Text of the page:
Vision Problems

Pediatric Services

Your child’s vision helps shape their life experiences and ultimately plays a pivotal role in their life-long success.  It is recommended that eye exams begin at six months of age, where early detection of visual problems prevents further complications.  We recognize that pediatric exams often require a different approach and enjoy working with children to help them understand the process while ensuring their best vision. 

Astigmatism

Astigmatism is an uneven or irregular curvature of the cornea or lens, which results in blurred or distorted vision. Other symptoms of astigmatism include the need to squint, eye strain from squinting, headaches and eye fatigue.

In reality, most people have some degree of astigmatism, which is usually present at birth and is believed to be hereditary. In minor cases, treatment may not be required but is certainly beneficial. Moderate to severe astigmatism can be treated with corrective eyewear or LASIK surgery.

Hyperopia (Farsightedness)

Farsightedness, medically known as hyperopia, refers to vision that is good at a distance but not at close range. Farsightedness occurs when the eyeball is shorter than normal, as measured from front to back, or when the cornea has too little curvature. This reduces the distance between the cornea and retina, causing light to converge behind the retina, rather than on it.

If you are mildly farsighted, your eye care provider may not recommend corrective treatment at all. However, if you are moderately or severely hyperopic, you may have several treatment options available, including eyeglasses, contacts, LASIK and photorefractive keratectomy (PRK). Your eye care provider at Whittington Eye Care Associates will help you determine the best treatment option for you.

Myopia (Nearsightedness)

Nearsightedness, medically known as myopia, refers to vision that is good at close range but not at a distance. It generally occurs because the eyeball is too “long” as measured from front to back.

Nearsightedness is diagnosed during routine eye exams and possible treatments include eyeglasses, contacts, acrylic corneal implants, LASIK, radial keratotomy (RK) and photorefractive keratotomy (PRK). Your eye care provider will suggest the best treatment option for you.

Presbyopia (Aging Eyes)

Aging eyes, medically known as presbyopia, is a condition in which the lens of the eye gradually loses its flexibility, making it harder to focus clearly on close objects such as printed words. Distance vision, on the other hand, is usually not affected.

Unfortunately, presbyopia is an inevitable part of aging and cannot be prevented by diet, lifestyle or visual habits. However, it is treatable with several types of corrective lenses, including progressives, bifocals and trifocals, single-vision reading glasses, multifocal contact lenses and monovision therapy.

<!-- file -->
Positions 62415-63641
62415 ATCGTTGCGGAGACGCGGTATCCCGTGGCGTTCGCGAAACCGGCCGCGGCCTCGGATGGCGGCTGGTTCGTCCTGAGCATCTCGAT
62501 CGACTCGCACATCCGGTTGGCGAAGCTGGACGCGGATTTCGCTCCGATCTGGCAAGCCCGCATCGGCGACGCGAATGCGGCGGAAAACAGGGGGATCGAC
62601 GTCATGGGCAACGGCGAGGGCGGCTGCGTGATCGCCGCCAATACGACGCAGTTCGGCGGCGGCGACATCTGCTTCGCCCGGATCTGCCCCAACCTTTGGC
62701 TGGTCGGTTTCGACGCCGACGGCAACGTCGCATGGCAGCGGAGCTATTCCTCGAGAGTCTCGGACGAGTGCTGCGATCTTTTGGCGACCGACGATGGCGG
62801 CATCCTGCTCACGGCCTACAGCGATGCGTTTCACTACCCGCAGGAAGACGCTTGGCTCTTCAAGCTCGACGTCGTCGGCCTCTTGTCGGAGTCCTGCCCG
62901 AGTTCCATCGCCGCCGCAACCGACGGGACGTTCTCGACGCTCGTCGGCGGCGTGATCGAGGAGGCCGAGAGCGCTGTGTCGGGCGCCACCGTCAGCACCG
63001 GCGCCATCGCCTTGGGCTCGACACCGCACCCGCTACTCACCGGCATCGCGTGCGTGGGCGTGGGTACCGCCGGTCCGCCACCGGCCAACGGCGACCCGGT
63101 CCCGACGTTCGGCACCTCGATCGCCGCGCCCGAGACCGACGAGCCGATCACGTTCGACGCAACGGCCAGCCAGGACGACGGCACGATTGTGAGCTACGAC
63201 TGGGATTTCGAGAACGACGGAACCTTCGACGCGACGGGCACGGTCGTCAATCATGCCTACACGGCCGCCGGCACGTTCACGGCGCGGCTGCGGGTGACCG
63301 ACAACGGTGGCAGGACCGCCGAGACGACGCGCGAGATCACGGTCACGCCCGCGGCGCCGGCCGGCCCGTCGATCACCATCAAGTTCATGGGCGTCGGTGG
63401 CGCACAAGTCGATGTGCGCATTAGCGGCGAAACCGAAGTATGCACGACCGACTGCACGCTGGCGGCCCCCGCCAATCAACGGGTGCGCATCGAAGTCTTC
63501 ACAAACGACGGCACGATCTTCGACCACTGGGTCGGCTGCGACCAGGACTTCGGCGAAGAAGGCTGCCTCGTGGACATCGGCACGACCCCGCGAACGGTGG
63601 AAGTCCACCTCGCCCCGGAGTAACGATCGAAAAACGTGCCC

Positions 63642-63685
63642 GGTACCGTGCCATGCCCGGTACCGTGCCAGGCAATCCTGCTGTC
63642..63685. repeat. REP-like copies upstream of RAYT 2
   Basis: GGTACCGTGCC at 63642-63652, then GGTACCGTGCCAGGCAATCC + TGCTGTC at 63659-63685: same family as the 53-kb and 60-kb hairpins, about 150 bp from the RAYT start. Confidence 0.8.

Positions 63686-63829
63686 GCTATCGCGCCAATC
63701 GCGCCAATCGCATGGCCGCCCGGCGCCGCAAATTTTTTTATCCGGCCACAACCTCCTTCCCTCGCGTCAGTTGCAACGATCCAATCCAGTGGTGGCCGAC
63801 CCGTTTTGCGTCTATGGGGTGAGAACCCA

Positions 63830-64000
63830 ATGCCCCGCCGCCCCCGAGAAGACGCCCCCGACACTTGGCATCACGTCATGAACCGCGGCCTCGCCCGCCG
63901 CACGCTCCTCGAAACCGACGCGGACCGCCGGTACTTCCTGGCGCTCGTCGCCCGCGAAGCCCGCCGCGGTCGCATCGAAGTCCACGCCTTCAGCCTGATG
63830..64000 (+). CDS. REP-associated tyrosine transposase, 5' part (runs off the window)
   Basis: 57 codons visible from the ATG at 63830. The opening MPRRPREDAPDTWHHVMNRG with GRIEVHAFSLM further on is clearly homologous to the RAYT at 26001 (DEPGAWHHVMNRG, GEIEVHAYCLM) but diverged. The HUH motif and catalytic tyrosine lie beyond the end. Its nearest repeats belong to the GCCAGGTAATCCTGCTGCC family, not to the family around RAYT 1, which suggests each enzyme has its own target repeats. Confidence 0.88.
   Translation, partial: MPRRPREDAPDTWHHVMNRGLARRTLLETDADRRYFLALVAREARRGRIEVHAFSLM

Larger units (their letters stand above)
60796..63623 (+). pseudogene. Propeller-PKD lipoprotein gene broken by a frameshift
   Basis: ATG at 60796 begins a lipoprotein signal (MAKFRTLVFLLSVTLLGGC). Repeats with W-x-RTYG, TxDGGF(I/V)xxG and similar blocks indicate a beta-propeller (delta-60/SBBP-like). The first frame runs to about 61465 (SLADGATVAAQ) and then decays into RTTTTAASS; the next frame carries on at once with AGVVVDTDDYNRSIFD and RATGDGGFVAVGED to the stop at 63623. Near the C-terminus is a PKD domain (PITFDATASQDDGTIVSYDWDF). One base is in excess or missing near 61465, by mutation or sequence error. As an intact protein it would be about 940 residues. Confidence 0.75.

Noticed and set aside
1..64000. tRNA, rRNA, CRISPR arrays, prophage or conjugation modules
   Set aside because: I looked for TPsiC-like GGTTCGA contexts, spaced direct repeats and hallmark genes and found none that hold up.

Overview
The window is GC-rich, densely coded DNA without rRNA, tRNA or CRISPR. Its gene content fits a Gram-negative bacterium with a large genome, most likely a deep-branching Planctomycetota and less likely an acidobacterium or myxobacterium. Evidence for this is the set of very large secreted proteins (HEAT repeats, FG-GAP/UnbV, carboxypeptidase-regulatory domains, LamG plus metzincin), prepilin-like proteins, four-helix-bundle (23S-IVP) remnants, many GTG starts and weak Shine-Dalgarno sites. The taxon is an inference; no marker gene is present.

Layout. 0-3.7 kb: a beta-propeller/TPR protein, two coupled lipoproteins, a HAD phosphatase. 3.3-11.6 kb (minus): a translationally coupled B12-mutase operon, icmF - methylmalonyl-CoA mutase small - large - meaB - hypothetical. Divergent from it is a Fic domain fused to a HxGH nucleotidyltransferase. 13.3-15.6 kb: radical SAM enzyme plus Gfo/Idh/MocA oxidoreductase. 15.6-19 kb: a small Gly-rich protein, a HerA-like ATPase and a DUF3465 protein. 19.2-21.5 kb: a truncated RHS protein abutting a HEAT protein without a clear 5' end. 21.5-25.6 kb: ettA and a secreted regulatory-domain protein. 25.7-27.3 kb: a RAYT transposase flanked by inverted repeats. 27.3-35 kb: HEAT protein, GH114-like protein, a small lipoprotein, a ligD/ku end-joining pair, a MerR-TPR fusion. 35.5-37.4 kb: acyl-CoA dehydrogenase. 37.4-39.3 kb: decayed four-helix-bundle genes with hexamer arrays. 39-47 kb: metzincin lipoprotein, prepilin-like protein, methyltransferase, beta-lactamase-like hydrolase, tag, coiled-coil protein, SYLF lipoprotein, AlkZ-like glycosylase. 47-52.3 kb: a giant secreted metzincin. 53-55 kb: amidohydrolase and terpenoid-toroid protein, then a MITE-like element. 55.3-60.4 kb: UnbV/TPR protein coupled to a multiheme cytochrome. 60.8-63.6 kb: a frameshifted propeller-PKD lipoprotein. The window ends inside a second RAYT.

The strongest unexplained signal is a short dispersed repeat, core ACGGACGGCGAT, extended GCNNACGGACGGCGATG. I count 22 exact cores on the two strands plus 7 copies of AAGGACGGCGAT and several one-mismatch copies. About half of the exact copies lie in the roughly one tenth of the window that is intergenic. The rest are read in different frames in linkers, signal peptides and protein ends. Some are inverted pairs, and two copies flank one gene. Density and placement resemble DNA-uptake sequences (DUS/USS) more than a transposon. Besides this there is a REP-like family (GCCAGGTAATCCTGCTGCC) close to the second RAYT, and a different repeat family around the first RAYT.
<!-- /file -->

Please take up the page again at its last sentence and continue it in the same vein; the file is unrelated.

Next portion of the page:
Your eye care provider at Whittington Eye Care Associates will work with you to diagnose your vision problem and suggest the best treatment option for your eyes at our optometric office in Charleston. For more information, schedule an appointment with your eye care provider, and we’ll be in touch with you shortly.

Conjunctivitis (Pink Eye)

Conjunctivitis, also known as pink eye, is an infection or inflammation of the conjunctiva – the thin, protective membrane that covers the surface of the eyeball and inner surface of the eyelids. Caused by bacteria, viruses, allergens and other irritants like smoke and dust, pink eye is highly contagious and is usually accompanied by redness in the white of the eye and increased tearing and/or discharge.

While many minor cases improve within two weeks, some can develop into serious corneal inflammation and threaten sight. If you suspect conjunctivitis, visit your eye care provider at Whittington Eye Care Associates for an examination and treatment.

Strabismus

Cross-eyed, medically known as strabismus, refers to a condition in which eyes are misaligned. It commonly occurs when the muscles that control eye movement are not properly working together. The result is one or both eyes turning inward, outward, upward or downward, or one or both eyes moving irregularly.

Strabismus is usually diagnosed during childhood and affects about 4 percent of children, afflicting boys and girls equally. Though it cannot be prevented, its complications can be avoided with early intervention. Even if you notice symptoms intermittently – when your child is ill, stressed or fatigued – alert your eye care provider.

Amblyopia

Lazy eye, medically known as amblyopia, is a loss or lack of development of vision, usually in one eye. This degenerative process usually begins with an inherited condition and appears during infancy or early childhood. Lazy eye needs to be diagnosed between birth and early school age since it is during this period that the brain “chooses” its visual pathway and may ignore the weaker eye permanently.

Lazy eye is not always easy to recognize since a child with worse vision in one eye does not necessarily have lazy eye. Because of this, it is recommended that all children, including those with no symptoms, have a comprehensive eye examination by the age of three and sooner if there is a family history of any eye condition or disease. If you suspect a problem, or need to set up your child’s first eye examination, contact Whittington Eye Care Associates to set up an appointment.

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